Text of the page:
# Find the smallest distance between any two given words in a string

Find an efficient algorithm to find the smallest distance (measured in number of words) between any two given words in a string.

For example, given words "hello", and "world" and a text content of "dog cat hello cat dog dog hello cat world", return 1 because there's only one word "cat" in between the two words.

const s = "dog cat hello cat dog dog hello cat world";


My imperative solution:

function smallestWordDistance2({str, word1, word2}) {
if (!str.match(word1) || !str.match(word2)) { return 0; }

const strArr = str.split(" ");
let iStart, iEnd, min;
let count = 0;
for (let x in strArr) {
if (!iStart) {
if (strArr[x] === word1) {
iStart = word1;
iEnd = word2;
} else if(strArr[x] === word2) {
iStart = word2;
iEnd = word1;
}
} else {
count++;
if (strArr[x] === iStart) {
count = 0;
} else if (strArr[x] === iEnd) {
if (count === 1) { return 0; }
if (!min || min > count) {
min = count;
}
[iStart, iEnd] = [iEnd, iStart];
count = 0;
}
}
}
return min - 1;
}
console.log(smallestWordDistance2({str:s, word1:"hello", word2:"world"}));


My "functional" solution:

const smallestWordDistance3 = ({str, word1, word2} )=> {
if (!str.match(word1) || !str.match(word2)) { return 0; }

const strArr = str.split(" ");
return strArr.reduce((acc, x, i) => {
if (!acc.iStart) {
if (x === word1) {
acc.iStart = word1;
acc.iEnd = word2;
} else if(x === word2) {
acc.iStart = word2;
acc.iEnd = word1;
}
} else {
acc.count++;
if (x === acc.iStart) {
acc.count = 0;
} else if (x === acc.iEnd) {
if (!acc.min || acc.min > acc.count) {
acc.min = acc.count;
}
[acc.iStart, acc.iEnd] = [acc.iEnd, acc.iStart];
acc.count = 0;
}
}
return acc;

}, {iStart: null, iEnd: null, count: 0, min: null}).min - 1;
};

console.log(smallestWordDistance3({str:s, word1:"hello", word2:"world"}));


At first I thought this was a good task for a regex solution, but the following code is the best I could do. It works with the given sample string. However a slight variance in the given string would make the code unusable, because it doesn't take into consideration that word1 and word2 can be swapped (the following code would return 2 instead of 1):

const s = "dog cat hello cat dog dog hello cat dog world dog hello";

const smallestWordDistance = ({str, word1, word2} )=> {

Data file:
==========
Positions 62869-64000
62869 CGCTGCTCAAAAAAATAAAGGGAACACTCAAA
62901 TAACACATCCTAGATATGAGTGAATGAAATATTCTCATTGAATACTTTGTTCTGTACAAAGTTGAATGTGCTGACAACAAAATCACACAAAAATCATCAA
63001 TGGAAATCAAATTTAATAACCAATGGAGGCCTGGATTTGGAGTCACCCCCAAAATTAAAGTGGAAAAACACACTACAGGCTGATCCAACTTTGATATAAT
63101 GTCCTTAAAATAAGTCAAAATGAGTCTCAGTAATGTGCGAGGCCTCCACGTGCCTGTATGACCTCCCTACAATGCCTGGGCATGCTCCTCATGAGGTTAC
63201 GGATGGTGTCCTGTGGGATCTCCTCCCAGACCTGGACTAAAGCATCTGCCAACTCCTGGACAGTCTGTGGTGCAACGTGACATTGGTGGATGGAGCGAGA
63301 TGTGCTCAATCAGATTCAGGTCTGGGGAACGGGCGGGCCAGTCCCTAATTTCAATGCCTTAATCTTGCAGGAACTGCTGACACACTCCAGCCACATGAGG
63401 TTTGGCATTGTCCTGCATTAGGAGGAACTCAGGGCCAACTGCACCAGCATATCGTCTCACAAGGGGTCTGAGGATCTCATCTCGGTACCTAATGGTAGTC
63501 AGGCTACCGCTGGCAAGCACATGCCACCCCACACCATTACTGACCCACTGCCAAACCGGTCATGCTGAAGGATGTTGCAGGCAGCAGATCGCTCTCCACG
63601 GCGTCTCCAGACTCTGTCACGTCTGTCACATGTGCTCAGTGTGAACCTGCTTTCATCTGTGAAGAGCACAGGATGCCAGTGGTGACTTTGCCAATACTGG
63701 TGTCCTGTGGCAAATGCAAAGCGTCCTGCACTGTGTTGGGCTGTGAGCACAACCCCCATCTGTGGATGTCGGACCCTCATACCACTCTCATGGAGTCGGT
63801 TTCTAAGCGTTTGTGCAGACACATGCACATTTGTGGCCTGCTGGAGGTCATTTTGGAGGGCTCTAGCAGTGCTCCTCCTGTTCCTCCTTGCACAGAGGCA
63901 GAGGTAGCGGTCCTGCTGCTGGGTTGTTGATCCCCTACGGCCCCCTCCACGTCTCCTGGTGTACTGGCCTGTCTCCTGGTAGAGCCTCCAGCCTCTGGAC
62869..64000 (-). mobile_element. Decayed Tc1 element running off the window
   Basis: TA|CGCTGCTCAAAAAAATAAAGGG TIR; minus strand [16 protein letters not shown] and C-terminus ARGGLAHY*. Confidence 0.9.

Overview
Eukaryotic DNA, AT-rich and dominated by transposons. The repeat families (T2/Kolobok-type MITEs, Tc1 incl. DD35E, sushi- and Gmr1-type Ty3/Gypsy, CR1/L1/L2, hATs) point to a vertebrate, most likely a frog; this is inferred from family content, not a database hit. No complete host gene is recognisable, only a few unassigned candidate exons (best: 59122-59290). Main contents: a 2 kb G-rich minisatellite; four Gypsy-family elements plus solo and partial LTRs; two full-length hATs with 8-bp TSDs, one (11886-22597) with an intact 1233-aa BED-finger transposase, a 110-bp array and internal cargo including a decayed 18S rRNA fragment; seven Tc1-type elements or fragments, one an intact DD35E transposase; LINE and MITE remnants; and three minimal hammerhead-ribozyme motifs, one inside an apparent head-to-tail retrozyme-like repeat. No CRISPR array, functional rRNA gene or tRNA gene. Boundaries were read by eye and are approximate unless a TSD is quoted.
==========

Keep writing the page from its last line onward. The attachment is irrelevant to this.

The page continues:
if (!str.match(word1) || !str.match(word2)) { return 0; }
const reg = new RegExp(.*\\b${word1}\\s+(.*?)\\s+${word2}\\b);
const match = str.match(reg);
return match ? match.split(" ").length : 0;
};

console.log(smallestWordDistance({str:s, word1:"hello", word2:"world"}));


I'm now not so sure anymore whether regex is the right approach. But if anyone got a good regex (JS flavor) solution, then I'd be very much interested.

After staring at your code for some time,

• You are using Hungarian notation, that is not a JavaScript practice
• Related to that, strArr probably should have been arrStr if the code was consistent
• It seems odd that you would return 0 when either word is not present, 0 would indicate that the words are neighbours. I would return -1 in that case.
• You seem to track too much state in acc, you can get away with just tracking the last matched word, the location of the last matched word and what the best distance has been thus far
• There are no comments whatsoever, I think your code could have used some

This is my functional approach:

const s = "dog cat hello cat dog dog hello cat dog world dog hello";
​
function smallestWordDistance(s, w1, w2) {
​
function analyze(acc, word, index) {
​
if (word == w1 || word == w2) {
​
if (acc.word && acc.word != word) {
const distance = index - acc.index - 1;
acc.out = acc.out == -1 ? distance : Math.min(acc.out, distance);
}
acc.index = index;
acc.word = word;
}
return acc;
}
​
return s.split(' ').reduce(analyze, { out: -1 }).out;
}
​
console.log(smallestWordDistance(s, "hello", "world"));


How about a single pass through the list of words. Have two variables to record the latest position you saw "hello" or "world", and when either occurs, compute the absolute difference between the positions, if it's a new record, update the record.

• That's exactly what my "imperative solution" is doing. – thadeuszlay Apr 5 '19 at 20:00